Tempus Projects is an exhibition and event space on Florida Avenue. Run by Tracy Midulla Reller, it has been in operation almost two years, with a very good track record of innovative exhibits. I ran into the current exhibit being set up while on the "Arts and Antiques" bike ride last Saturday.
"I can't go on, I must go on" is a group project by artists who were in the graduate program in Chicago's School of the Art Institute and are now, seven years later, scattered. There's work by Justin Cooper, Benjamin Bellas, Stuart Keeler, Clinton King, Noelle Mason and Margaret Wong, and I can't help but think that at one time there were others. Part of the exhibit is about their wanting to stay connected as the entropy of life disperses them. This is a theme common to most of us today. People move, follow different paths, take jobs elsewhere, get married, have children, etc. How many of our childhood friends are we still in touch with? College friends? Ex co-workers? Family? The feeling of community and tribal unity humans once had is gone. As with many displaced peoples, it has become conceptual. Everyone is a transient, a wanderer. It is also a popular theme in the culture, with movies like "The Big Chill", and songs like "Wish you were here". What holds us together are things like e-mail, phone calls/text, FB, and rituals -- like this show. How elastic are the ties that bind?
The curator, Noelle Mason, has a multi-disciplinary background, including performance/theater who has a significant footprint in the Chicago art scene, and other shows and installations nationally and internationally. She told me the group has a varied background but focused on performance sculpture. Most of the members of this group dispense with the idea of preciousness of materials in the work shown. A good example lies below...
Four disposable lighters in a row as art? Even your kid could do this, or a crack addict after a binge, lining them up in a stupor. Look closer.
Note how the tops are misaligned with the bodies of the lighters.
Some of these works have parallel texts. This one has a long accompanying poem by Bellas about personal honesty, and the haunting thought that at some point in an artist's career they will peak or make a work they will never surpass or equal in their lives. The truth is that this will happen to all of us on many planes. An excerpt of that poem:
"one of these times
it'll be the best I can do
and I'll never even know it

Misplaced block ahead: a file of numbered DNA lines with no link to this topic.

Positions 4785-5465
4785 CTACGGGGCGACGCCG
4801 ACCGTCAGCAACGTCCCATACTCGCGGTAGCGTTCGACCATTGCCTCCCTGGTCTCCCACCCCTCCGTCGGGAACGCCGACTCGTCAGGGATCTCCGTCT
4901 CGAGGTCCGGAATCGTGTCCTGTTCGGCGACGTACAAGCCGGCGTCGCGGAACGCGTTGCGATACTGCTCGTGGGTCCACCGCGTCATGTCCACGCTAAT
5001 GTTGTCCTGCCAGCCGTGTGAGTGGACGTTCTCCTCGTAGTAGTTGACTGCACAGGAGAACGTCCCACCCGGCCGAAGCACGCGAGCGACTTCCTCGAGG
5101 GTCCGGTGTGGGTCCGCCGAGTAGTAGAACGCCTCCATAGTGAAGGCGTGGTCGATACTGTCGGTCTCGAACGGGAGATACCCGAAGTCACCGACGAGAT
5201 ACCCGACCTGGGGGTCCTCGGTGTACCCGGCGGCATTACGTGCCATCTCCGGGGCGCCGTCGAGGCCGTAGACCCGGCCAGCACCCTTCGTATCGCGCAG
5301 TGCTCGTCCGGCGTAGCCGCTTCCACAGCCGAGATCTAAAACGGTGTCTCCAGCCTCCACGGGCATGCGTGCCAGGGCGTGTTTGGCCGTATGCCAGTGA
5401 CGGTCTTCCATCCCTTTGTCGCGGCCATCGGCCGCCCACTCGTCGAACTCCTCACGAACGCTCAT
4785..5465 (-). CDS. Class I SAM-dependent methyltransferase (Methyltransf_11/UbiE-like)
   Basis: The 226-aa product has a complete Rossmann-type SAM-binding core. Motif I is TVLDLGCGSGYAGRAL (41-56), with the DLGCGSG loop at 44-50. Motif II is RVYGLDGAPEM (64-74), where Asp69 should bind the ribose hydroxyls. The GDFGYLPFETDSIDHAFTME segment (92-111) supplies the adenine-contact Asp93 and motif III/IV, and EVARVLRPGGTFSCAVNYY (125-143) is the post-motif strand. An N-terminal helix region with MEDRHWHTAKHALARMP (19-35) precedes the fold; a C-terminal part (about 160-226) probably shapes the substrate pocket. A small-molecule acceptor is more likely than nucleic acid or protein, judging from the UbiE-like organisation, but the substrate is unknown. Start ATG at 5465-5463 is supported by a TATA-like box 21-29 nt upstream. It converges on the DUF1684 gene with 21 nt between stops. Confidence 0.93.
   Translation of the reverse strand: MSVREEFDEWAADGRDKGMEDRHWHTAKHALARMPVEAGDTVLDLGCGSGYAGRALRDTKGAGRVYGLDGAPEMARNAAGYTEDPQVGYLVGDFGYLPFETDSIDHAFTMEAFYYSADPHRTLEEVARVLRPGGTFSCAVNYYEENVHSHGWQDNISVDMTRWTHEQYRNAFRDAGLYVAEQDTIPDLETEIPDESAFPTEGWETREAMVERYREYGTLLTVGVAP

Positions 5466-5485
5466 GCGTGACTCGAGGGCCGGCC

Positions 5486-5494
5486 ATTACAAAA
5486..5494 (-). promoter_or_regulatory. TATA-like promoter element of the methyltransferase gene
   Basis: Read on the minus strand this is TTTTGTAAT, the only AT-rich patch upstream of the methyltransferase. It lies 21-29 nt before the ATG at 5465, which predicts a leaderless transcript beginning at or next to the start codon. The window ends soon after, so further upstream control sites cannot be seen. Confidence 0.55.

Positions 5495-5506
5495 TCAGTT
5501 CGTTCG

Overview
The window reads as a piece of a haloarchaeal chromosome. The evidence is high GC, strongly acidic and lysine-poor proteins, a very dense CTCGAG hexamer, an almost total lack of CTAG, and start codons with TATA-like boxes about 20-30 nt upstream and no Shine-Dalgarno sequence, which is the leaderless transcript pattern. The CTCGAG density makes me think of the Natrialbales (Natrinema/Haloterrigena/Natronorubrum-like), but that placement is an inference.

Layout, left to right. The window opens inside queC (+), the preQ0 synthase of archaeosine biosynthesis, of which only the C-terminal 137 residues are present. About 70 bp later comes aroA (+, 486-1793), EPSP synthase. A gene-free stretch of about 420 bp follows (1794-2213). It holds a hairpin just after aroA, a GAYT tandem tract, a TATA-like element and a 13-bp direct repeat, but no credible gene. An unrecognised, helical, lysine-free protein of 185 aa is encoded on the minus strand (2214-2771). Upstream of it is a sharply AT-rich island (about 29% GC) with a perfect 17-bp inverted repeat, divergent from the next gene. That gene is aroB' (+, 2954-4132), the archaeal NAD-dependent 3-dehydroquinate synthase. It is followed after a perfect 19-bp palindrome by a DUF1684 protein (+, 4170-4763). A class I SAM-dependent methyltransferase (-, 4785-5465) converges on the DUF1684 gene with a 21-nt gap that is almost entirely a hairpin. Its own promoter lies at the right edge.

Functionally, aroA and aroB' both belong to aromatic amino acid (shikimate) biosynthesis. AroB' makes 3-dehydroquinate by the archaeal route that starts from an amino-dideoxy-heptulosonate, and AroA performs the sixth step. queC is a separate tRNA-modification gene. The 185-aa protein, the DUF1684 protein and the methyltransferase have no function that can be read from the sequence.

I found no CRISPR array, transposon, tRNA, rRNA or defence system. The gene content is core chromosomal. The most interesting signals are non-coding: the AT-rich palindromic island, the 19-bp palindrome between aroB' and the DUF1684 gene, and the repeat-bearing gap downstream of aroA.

I'll never again approach it
perhaps it's already done
but I'll never know that
so I'll just keep going until...
I know my moment has passed
....but I'll never know that...
this is a monument to
the sound after the moment has passed
the silence after your moment has passed"
The lighters were lit and held continuously until they melted. How long will each of us hold on?
Another work by Bellas was this sheet from a yellow pad pinned to the wall. It is puzzling until you realize that there's the imprint of cursive text on the paper, like from writing forcefully on the sheet above. It makes you want to use a pencil on its side to go over the imprint. This is like a photographic negative, or a memory, a trace of something that happened.
This also has an accompanying text.
|Magdalen Wong, "I think I missed you"|
From Magdalen Wong, sticky notes with words written on them in tiny writing. When a note is taken by a gallery goer, the sentence they form is sometimes altered.
|Magdalen Wong, "Chains"|
This one is easy to miss. It looks so natural until you realize the fragility of the necklaces that take the place of the usual sturdy chain.
|Justin Cooper, "Happy Hour" and "Studio Visit"|
Justin Cooper's "Happy Hour" consists of a palm tree weighted down with binder clips. A bit of plant abuse, the plant looks so sad drooping under its load.
"Studio Visit", a performace video playing on that monitor was a great illutration of the feeling of struggle regarding a creative endeavor.
It sounded like it was narrated by Cartman on meth.
|Noelle Mason, "Ground Control"|
In the show, this is on the floor, in the center of the space. I've turned this picture vertical for a better visual idea of the work. Technically, this is a hand-woven Gobelin tapestry, which was originally a French method used for very fine works destined for royals and nobles. It was woven by Mexican artists Jose Antonio Flores and Jonathan Samaniego. Noelle used an ASTER (Advanced Saceborne Thermal Emission and Reflection Radiometer) image taken by NASA/GSFC/METI/ERSDAC/JAROS and US/Japan ASTER Science Team. The image is of the border area between Mexico and the US.
The colors are artificially assigned by the ASTER process, with the reds signifying cultivated agricultural areas, which are seen mostly on the US side. The green is assigned to arid un-farmed areas. This is a precious art object, elegant and beautiful, and about a conflicted area and line of demarcation between the haves and have nots. I had the pleasure of speaking with Noelle at length about this piece. It is rich with ironies, politically subversive and decoratively so as well. The viewer wrestles with all of these issues as they sink in. Ms. Mason ordered the tapestry of whatever size could be made for the amount it would cost to bring in the weavers and their families illegally across the border. The border had to be drawn in, of course. It's not visible.
Congratulations to the artists in the show, to Noelle Mason for putting it together, and to Tracy Midulla Reller and Tempus Projects for hosting this unusual show.
This show can be seen on request by calling 813.340.9056. It will have a closing reception on November 4th, from 8 - 10:30 PM. I can strongly recommend this one.